Over the past ten years, one question has loomed large in the minds of real estate investment professionals: what will inevitably be the next event to slam on the brakes? The good news is that we now have our answer.
For most of the past decade occupancy and rents have surged higher, cap rates driven lower, cheap debt has been abundant, and transactional volume and values have soared. While certain submarkets and product-types may have looked wobbly at times, the overall trend since 2010 nonetheless has been onward and upward. While we kept one eye on local employment growth and demographics, and the other on global debt and equity markets, it was never anticipated that a global health pandemic would trigger the sharpest economic downturn in living memory.
For property owners, the immediate concerns are two-fold, collecting rent and continuing mortgage payments. The Federal Housing Finance Agency (FHFA) has announced mortgage forbearance for all Fannie Mae and Freddie Mac backed multifamily properties. The forbearance is granted under the condition that evictions for renters who are unable to pay their rents are suspended for the time being. In addition, the stimulus aid for individuals should help in the short term with rent payments. While it is a challenging time for property owners as a whole, according the Wall Street Journal, rental apartment buildings and industrial properties will incur the least amount of market damage.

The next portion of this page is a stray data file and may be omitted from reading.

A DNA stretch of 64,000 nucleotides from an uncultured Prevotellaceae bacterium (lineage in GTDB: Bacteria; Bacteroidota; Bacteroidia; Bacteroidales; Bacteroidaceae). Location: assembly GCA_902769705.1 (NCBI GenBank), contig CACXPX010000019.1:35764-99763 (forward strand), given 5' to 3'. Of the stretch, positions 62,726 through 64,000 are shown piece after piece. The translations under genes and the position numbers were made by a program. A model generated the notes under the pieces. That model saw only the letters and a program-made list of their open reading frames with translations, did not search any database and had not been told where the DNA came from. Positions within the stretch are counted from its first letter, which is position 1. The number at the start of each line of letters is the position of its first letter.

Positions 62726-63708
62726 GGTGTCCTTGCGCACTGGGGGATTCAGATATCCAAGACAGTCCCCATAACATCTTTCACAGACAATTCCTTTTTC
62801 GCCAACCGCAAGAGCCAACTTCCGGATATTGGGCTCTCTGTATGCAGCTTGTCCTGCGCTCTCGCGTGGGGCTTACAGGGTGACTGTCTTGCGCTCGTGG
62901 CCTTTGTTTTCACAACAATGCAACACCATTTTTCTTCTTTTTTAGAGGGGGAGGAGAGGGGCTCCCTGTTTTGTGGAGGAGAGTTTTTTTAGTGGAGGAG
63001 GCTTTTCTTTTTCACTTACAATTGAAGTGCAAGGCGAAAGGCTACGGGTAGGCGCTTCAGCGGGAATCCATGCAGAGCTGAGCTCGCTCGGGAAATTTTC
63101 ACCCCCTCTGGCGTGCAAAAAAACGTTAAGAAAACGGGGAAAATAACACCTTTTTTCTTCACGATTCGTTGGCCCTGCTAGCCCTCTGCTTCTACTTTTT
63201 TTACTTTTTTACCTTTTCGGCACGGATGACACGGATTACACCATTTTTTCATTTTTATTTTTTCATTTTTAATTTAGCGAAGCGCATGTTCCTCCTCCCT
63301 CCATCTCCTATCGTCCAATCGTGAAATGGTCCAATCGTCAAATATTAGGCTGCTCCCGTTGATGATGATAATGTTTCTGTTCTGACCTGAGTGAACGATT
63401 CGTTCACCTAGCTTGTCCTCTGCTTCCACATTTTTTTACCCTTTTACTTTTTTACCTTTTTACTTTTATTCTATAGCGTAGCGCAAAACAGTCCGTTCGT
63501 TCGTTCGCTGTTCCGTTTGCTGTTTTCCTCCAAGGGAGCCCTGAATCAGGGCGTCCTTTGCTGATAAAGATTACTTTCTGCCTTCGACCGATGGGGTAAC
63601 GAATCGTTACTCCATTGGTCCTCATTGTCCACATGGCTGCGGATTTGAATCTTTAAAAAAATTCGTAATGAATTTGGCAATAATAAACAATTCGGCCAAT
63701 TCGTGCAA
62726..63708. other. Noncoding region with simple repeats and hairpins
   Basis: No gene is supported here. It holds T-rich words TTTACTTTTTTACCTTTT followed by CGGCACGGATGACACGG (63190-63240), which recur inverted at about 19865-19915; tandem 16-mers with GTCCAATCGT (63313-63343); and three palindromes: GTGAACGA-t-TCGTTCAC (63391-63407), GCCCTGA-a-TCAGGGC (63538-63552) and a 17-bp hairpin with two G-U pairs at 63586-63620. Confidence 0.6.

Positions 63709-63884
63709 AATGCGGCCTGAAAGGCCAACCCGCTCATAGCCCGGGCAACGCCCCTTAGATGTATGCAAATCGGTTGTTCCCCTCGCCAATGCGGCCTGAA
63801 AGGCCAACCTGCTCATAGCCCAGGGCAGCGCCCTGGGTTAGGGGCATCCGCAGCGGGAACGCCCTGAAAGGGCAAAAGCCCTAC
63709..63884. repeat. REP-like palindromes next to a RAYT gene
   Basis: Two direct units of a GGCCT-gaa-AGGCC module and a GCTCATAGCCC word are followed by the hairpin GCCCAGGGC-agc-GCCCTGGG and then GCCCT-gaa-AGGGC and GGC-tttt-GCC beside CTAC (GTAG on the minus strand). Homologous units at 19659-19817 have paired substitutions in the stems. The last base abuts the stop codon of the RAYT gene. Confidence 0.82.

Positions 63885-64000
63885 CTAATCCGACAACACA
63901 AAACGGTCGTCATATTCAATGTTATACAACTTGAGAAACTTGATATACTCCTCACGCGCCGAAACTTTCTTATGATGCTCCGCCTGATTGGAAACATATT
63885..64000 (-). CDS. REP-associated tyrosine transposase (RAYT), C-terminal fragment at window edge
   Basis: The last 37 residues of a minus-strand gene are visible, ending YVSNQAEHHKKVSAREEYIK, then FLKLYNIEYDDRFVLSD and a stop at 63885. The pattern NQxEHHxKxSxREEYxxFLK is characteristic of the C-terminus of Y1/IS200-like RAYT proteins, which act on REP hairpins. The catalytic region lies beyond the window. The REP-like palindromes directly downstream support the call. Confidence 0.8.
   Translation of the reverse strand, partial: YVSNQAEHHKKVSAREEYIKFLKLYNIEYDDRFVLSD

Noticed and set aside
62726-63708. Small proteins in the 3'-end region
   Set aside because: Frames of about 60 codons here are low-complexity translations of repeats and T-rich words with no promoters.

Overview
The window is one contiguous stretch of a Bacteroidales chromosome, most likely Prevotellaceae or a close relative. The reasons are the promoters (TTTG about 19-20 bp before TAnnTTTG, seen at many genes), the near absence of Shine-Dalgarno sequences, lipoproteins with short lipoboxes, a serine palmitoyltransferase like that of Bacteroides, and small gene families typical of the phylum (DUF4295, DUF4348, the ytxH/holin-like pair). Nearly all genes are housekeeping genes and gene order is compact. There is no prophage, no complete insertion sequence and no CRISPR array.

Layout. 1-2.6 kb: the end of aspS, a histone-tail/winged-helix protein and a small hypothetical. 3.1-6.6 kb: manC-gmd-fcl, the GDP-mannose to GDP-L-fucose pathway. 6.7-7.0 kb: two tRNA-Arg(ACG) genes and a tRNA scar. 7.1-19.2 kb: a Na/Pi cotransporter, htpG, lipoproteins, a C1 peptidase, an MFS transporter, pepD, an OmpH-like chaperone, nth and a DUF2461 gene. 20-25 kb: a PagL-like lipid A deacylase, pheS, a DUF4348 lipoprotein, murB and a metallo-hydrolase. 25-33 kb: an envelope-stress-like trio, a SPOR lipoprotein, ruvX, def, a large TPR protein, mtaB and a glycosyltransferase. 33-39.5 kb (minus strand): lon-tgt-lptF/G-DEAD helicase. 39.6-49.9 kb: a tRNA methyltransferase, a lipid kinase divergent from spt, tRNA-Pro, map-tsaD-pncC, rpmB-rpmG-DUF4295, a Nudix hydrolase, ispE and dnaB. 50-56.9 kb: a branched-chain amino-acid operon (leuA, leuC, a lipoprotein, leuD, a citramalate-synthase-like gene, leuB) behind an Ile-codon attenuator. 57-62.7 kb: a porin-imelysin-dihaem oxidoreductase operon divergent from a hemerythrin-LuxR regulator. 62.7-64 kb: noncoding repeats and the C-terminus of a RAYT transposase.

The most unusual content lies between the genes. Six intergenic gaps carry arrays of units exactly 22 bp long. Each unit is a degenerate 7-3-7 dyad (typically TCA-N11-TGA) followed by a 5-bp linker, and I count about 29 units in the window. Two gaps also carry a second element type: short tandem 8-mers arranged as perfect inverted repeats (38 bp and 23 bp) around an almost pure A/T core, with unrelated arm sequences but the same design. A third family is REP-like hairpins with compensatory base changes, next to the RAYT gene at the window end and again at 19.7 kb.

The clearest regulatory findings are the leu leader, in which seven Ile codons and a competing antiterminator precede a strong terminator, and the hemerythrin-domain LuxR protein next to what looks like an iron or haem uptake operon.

The short-term impact has been a sudden transactional freeze, as owners and investors seek to raise cash and reassess risk. While this is uncharted territory, it comes as a relief to many that – once again – the challenge is not a reflection of underlying real estate fundamentals but rather the result of external factors. While the current situation is devastating, there are ample opportunities for those playing a longer game.
Multifamily and commercial real estate transactions will continue to close, but only when buyers, lenders and sellers work together with increased flexibility. In these current market conditions, the fate of any transaction rides largely on the professionalism and skill-set of the investment sales professional running the deal. Our Guide to Choosing an Investment Sales Professional may be a useful tool in just such a moment as this. For building owners and investors, now is the time for a truly collaborative and relationship-based strategy.
Since 2010, our award-winning team of professionals has closed more than 600 transactions totaling nearly $1.5 billion in value and has earned the trust of investors from New York to Boston and beyond. As we enter our second decade, we are ever more committed to building long-term relationships and providing value-added advisory and transactional services to our clients throughout the Northeast.